On Portobello Road, Goldhas a mini forest of palms and ferns to make you feel like you’re dining in the Med. Its veggie offerings are legion and delicious: cumin cauliflower with spiced yoghurt; aubergine with goat's cheese, chilli and mint; charred corn with sea-dulse butter and the like – it's meaty picks are worth eyeing over too. Beach Blanket Babylon is a gloriously over-the-top eatery with baroque interiors and an elegant menu. The Ledbury’s sombre design – grey chairs, charcoal curtains, pristine white linens – is mere stage dressing for chef Brett Graham’s breathtaking cuisine. Primped up portions of meat and fish are served with arabesques of sauce and avant-garde garnishes. Core by Clare Smyth is another big-hitter, where culinary artistry runs high – prepare to flood your Instagram. For a more rustic feel, head to the Shed, where dishes are inspired by the owners' Sussex countryside upbringing.
If staying in Notting Hill, you should at least try to brunch at Farm Girl, the phenomenally successful Cali-chic diner with looks-too-good-to-eat dragon bowls, island eggs and avocado toast. Farmacy on Westbourne Grove is a worthy competitor for most beautiful – and healthful – plates, which are furnished with produce from Kent's green bits. Meanwhile, US import Eggslut serves wantonly stuffed buns with eggs served many ways.
Persian carpets, faux-wood panelling and tiki mugs usually grace batty great aunt’s living rooms rather than hip west London nightspots, but Sixties-style basement bar Trailer Happiness has created a kitsch-stuffed space as cosy as it is cool. Cocktails are globally inspired and the dim-sum menu is small but scrumptious.
It was with amusement that I accepted the honour of being an anonymous reviewer of the Portobello Hotel – I live 10 minutes’ drive from the iconic Notting Hill boutique hotel. When I was still based in New York, clients would occasionally put me up here during fashion shoots and I have fond memories of its low lighting and comfortable beds after a hard jetlagged day’s work. I knew we’d be mad not to snap up the chance to stay in one of West London’s most sought-after stays for my handsome man’s birthday weekend. Booked in and brownie points were in the bag.
Excitedly we packed our car (although not that much to pack), said goodbye to our cats and son (left in the capable hands of Grandma), and drove down the road to the somewhat nicer W11 environs. Here we were greeted warmly in the beautiful lobby of this handsome neoclassical mansion just a four-minute stroll from Portobello Road. Ours was notorious* Room 16, known for its extraordinary Victorian bath, an eight-foot circular bed and its alumni of A-listers from the worlds of fashion, music and film that has stayed and partied here over the years. (*Cue a reminder of the supermodel and her Hollywood beau who filled this very bath with champagne and rock stars whose pet snakes came along for the ride.)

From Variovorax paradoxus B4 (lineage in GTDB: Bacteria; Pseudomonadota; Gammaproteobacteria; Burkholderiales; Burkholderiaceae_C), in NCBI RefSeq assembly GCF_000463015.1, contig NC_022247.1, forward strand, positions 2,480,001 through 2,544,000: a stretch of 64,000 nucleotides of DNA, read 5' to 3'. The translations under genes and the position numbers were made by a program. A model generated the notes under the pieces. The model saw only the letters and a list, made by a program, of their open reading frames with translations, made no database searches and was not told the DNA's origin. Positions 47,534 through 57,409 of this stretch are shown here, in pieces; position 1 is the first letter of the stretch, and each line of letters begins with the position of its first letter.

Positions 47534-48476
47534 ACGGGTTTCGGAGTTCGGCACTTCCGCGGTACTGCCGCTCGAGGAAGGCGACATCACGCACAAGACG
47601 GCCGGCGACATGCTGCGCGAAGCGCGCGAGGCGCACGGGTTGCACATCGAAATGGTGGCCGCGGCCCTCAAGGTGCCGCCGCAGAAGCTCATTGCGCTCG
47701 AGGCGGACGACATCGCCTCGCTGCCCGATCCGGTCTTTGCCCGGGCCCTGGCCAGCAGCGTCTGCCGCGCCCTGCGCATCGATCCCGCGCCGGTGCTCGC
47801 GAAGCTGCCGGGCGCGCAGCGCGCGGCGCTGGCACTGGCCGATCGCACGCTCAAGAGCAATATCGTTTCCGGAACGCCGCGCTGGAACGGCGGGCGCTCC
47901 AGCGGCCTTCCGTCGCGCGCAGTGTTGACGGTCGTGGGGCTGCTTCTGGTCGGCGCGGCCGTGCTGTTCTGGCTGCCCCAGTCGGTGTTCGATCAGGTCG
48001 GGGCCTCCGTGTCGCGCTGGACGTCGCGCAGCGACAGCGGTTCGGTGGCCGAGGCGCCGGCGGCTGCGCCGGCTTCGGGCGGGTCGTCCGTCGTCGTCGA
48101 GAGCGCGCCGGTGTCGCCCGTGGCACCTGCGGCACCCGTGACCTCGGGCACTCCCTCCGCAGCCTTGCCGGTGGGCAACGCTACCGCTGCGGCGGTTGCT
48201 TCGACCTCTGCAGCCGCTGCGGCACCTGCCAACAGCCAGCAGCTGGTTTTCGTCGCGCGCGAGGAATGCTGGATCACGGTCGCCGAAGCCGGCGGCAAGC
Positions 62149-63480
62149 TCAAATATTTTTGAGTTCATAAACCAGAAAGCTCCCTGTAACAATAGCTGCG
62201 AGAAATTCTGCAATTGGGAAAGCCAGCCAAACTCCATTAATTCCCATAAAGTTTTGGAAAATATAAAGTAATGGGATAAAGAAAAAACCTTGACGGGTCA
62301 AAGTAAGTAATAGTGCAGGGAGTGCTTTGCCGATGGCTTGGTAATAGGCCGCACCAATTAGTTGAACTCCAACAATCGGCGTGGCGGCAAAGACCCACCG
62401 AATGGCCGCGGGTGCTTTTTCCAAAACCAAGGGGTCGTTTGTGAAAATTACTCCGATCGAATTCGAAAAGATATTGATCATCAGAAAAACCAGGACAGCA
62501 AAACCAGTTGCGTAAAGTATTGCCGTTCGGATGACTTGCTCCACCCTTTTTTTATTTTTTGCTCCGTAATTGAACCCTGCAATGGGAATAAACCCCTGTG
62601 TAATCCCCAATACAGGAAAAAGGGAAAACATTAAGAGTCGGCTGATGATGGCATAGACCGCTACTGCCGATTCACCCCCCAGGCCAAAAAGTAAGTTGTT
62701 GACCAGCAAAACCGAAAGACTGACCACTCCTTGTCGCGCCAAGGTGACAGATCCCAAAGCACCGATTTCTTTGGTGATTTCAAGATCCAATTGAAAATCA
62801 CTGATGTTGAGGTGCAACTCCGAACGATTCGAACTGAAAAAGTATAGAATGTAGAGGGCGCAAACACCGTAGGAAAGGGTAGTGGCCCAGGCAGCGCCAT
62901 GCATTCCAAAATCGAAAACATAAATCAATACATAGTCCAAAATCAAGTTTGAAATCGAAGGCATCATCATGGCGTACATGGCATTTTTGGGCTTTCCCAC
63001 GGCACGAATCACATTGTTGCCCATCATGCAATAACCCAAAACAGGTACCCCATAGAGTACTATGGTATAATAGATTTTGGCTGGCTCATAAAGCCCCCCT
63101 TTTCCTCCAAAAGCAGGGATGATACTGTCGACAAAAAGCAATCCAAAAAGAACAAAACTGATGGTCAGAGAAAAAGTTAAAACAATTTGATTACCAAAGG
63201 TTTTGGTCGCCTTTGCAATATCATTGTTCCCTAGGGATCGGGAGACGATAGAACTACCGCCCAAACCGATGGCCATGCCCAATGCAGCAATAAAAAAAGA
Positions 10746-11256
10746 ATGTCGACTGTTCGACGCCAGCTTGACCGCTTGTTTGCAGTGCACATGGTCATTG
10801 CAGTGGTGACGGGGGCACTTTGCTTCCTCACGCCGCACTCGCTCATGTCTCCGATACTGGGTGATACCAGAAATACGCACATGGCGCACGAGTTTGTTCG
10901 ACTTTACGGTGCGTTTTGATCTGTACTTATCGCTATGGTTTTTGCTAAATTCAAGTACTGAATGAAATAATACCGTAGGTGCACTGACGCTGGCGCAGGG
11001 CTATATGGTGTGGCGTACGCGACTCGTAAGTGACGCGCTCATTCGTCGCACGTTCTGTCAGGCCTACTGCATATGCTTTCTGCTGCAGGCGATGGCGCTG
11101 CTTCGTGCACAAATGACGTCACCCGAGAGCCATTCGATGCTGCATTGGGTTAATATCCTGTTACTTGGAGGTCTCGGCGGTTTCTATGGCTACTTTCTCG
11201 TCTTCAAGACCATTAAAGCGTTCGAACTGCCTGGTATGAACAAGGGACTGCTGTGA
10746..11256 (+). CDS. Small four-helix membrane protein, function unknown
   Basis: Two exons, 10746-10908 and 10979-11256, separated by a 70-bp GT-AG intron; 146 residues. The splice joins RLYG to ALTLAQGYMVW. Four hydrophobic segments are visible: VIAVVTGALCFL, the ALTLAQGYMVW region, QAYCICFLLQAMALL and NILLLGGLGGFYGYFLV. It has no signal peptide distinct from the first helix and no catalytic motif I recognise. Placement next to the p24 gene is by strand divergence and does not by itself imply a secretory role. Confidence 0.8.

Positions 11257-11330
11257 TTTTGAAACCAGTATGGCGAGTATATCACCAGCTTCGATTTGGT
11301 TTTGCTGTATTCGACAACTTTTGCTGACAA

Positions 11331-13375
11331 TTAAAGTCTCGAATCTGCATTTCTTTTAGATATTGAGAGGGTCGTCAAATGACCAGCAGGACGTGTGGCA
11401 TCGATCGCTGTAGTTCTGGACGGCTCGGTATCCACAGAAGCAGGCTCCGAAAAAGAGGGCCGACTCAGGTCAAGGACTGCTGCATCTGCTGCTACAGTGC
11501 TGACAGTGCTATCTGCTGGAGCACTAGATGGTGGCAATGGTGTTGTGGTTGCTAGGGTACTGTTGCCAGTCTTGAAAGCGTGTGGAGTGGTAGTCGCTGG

It was genuinely exciting to be on holiday in our own neighbourhood. The gentle glamour of the room with its Chinese antiques, soft inviting sofa, huge windows with golden drapes glowing in the autumnal light, and a beautiful view onto the lush private square behind. We felt for a moment that we had slipped through a tardis and ended up in Tuscany.
But it was West London – at its very best too – and we had friends to meet later in honour of my Mr Smith’s birthday drinks. The bath proved impossible to resist, and my boyfriend enjoyed five minutes figuring out the huge tub with all its wonderful brass pipes and six taps, before he filled it up, noticing with glee that this bath would actually accommodate him. As is the nature of a 6’6 man, he’s more of a shower guy, so this enormous bath was a delight indeed. I busied myself opening a bottle of champagne, and a happy hour was spent luxuriating with bubbles in the bubble bath. Already a million mental miles from our usual Saturday-afternoon routine, we made a pact to staycation more often.
Having prised ourselves from our beautiful room, we mooched hand in hand down Portobello Road discussing where to eat, and we felt truly as though we were on holiday. Room service at the hotel might be a little limited, but one thing Notting Hill is superb at is providing a huge array of eateries. Essenza and Osteria Basilico are tried-and-tested favourites, with Granger and Co and Tom’s Kitchen just along on Westbourne Grove, and The Cow and The Ladbroke Arms but a short walk away. Guests of the Portobello Hotel couldn’t demand a better choice of dining and drinking spots at their fingertips.
Nama is a vegan raw food place that I’ve been keen to try, but as it was birthday night for the boy, he got to choose. We pitched up at Honest Burger and got stuck in with one ‘honest’ and one ‘veggie’ number, before rolling up Portobello to meet friends. The Electric, now a Notting Hill institution, had us drinking Aperol cocktails and dancing and chatting until 2am in its members club. At this hour we were especially delighted to realise that no taxi was needed and we’d only need to sway up the hill to that giant round bed back in Room 16.
Fuzzy heads were soothed in the morning with the pleasant realisation that breakfast on room service was an option. Several croissants and cups of coffee later we were ready to take on a beautiful autumnal day. Strolling in the bright fresh air over to Kensington Gardens, we were soon at the Serpentine Gallery, and sitting on a bench in the sunshine. After a little art in the park, we wend our way back north to The Cow on Westbourne Park Road. A Guinness and bloody Mary straightened our heads but we weren’t quite up to the fresh crabs and oysters on offer, and decided instead to make the most of our last evening’s stay in Room 16. In our cosy hideaway we wolfed down paninis and piping tea, watched movies and wondered if we could squeeze a round bed into our spare room at home…
It was with a heavy heart that Mr Smith got up and left for work at 8am; rather thrilled with his birthday weekend, he was wishing it wasn’t over… In the name of research I indulged in another long bath and a croissant or two before packing up and heading off on the 10-minute journey back home, admiring Notting Hill with fresh rose-tinted touristy eyes. The mark of a fabulous hotel must surely be that it makes you see your own neighbourhood in a new light, leaving you wanting more?